3.2.2. Valuing Water

Course subject(s) 3. Fish out of water: Who makes water systems?

Stakeholders involved in water as a system or a heritage object

Last module, we talked about the history of your water system. Just because a system or an object has a history, this does not make it heritage. We need stakeholders to value water as such. In this text, we assess the stakeholders who are active in the heritage world, and how they relate to other stakeholders in water management. Traditional water systems depended on the everyday use and regular maintenance of local communities and institutions. Stakeholders of water systems in the past were the people who used the water, who built and maintained the systems: from the judges on the water tribunal in Valencia to the millers living in the Dutch windmills. As the regular use of these traditional water systems was phased out, the question arose of what to do with them. Some considered the objects or systems redundant, while others saw them as something they had inherited from previous generations and therefore deserved to be protected.

While first heritage protection was mainly left to local organizations, in 1964 a global agreement, the “Venice Charter”, gave rise to an international movement to protect monuments. In 1972, UNESCO started its World Heritage program. Since then, conservation of monuments and their surroundings is safeguarded on many levels, from the international (UNESCO, ICOMOS) to the local (municipalities, private organizations). This new group of stakeholders created regulations and developed tools for the protection and preservation of (water) heritage sites. Industrialization and modernization in the 1960s made these institutions and regulations even more important –think, for example, of the motorways in inner cities that Carola mentioned in her video. They were a crucial force in negotiating the historical value of city systems that had grown over centuries.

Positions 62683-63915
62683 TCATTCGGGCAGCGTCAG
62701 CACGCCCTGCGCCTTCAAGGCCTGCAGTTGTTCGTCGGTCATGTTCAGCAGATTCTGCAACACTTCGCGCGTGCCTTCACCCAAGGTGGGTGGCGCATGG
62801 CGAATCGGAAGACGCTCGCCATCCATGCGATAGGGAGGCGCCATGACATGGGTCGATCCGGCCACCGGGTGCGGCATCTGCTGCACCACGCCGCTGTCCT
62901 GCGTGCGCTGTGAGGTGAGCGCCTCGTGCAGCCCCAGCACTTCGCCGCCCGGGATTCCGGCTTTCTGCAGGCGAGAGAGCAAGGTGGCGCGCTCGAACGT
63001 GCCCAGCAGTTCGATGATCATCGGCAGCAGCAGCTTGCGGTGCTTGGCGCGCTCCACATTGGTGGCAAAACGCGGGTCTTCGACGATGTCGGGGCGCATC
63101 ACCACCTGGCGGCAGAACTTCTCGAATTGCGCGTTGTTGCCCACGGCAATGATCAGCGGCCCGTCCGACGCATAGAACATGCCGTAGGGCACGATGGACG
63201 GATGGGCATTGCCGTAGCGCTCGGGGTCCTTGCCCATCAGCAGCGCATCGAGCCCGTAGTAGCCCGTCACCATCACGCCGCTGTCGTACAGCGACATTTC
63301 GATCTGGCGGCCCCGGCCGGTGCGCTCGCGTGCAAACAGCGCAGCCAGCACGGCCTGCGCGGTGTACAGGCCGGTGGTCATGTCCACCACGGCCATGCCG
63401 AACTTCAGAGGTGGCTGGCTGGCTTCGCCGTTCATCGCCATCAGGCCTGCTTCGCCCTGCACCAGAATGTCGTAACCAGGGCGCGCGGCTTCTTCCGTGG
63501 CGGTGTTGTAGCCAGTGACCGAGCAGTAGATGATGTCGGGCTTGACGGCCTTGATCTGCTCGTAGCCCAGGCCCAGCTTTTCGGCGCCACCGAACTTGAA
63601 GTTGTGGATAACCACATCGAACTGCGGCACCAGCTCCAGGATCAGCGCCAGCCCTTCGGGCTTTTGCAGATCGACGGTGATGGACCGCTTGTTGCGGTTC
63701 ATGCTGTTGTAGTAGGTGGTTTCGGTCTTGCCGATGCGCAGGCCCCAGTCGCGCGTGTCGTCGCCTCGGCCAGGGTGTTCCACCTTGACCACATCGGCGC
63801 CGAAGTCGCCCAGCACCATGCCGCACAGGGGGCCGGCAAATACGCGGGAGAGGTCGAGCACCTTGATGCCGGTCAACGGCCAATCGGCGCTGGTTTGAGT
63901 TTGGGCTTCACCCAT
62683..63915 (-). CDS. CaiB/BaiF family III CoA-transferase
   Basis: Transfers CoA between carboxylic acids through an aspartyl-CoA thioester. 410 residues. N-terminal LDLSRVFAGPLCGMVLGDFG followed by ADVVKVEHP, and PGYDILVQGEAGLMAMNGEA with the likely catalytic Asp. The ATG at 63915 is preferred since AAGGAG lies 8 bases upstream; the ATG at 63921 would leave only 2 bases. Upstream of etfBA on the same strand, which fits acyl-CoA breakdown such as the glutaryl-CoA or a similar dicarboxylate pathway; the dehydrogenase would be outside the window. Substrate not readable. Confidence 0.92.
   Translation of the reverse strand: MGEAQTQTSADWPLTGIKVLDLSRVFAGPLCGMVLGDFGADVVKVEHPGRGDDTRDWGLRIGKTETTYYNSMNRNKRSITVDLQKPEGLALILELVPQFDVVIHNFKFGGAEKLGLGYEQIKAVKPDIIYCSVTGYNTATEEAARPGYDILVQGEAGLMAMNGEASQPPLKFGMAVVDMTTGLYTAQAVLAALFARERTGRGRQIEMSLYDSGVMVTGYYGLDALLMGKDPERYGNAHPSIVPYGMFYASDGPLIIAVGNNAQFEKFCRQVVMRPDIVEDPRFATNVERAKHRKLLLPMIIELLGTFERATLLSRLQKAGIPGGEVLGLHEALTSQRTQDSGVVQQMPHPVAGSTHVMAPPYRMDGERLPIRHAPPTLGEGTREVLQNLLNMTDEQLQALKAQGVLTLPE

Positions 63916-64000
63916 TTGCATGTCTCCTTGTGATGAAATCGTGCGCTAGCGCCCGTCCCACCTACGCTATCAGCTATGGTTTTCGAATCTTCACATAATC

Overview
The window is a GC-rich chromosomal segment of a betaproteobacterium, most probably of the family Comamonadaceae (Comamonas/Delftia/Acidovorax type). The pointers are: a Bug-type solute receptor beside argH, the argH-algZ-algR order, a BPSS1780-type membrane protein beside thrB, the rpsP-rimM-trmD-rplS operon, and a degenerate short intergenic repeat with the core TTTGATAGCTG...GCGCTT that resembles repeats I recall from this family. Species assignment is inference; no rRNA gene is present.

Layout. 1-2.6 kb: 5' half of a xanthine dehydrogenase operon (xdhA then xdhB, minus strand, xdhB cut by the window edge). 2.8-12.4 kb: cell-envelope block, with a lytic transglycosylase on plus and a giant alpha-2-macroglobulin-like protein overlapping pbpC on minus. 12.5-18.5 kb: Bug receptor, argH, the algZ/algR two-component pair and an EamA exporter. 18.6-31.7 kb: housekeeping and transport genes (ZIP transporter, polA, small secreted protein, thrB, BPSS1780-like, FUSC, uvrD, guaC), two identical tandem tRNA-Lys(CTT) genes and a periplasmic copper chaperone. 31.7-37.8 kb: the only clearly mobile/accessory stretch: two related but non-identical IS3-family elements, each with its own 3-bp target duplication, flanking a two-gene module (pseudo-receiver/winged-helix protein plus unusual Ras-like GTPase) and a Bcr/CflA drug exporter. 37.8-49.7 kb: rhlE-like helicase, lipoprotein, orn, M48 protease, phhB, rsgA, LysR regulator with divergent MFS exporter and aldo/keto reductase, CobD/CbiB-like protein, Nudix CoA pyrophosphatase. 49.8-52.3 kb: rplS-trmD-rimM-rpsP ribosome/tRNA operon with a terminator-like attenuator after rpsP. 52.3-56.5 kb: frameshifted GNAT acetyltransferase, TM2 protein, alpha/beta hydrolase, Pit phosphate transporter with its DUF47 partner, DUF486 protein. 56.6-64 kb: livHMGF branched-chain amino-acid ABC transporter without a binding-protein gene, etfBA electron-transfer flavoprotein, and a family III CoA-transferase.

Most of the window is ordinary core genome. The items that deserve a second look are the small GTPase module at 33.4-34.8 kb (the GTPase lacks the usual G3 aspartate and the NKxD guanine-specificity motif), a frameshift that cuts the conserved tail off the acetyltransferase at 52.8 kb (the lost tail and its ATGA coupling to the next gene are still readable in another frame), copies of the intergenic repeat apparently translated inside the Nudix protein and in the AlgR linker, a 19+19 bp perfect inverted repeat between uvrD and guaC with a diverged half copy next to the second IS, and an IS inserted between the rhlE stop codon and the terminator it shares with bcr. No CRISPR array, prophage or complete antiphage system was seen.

Nowadays, most heritage institutions still focus on preserving historical sites. This, however, often opposes their interests to those of planners, designers, and policymakers who want to implement changes in line with contemporary and future needs and interests. Different academic disciplines are involved in this seeming contradiction between water management and water heritage. The concept of living history the importance of the past for the future, is rarely seen. Only recently have academics, heritage institutions, and water organizations started to come together to discuss the importance of connecting water & heritage. An example is the creation of an International Scientific Committee (ISC) by ICOMOS, the International Council on Monuments and Sites on the topic of water and heritage.

Water systems are inherently dynamic, constantly changing, and evolving. It demands heritage professionals to embrace this changing nature, and water professionals to recognize history as an inherent quality of present-day water systems. By embracing both their past and present developments, the preservation of water landscapes can contribute to their sustainable management.

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Water Works: Activating Heritage for Sustainable Development by TU Delft OpenCourseWare is licensed under a Creative Commons Attribution-NonCommercial-ShareAlike 4.0 International License.
Based on a work at https://online-learning.tudelft.nl/courses/water-works-activating-heritage-for-sustainable-development//
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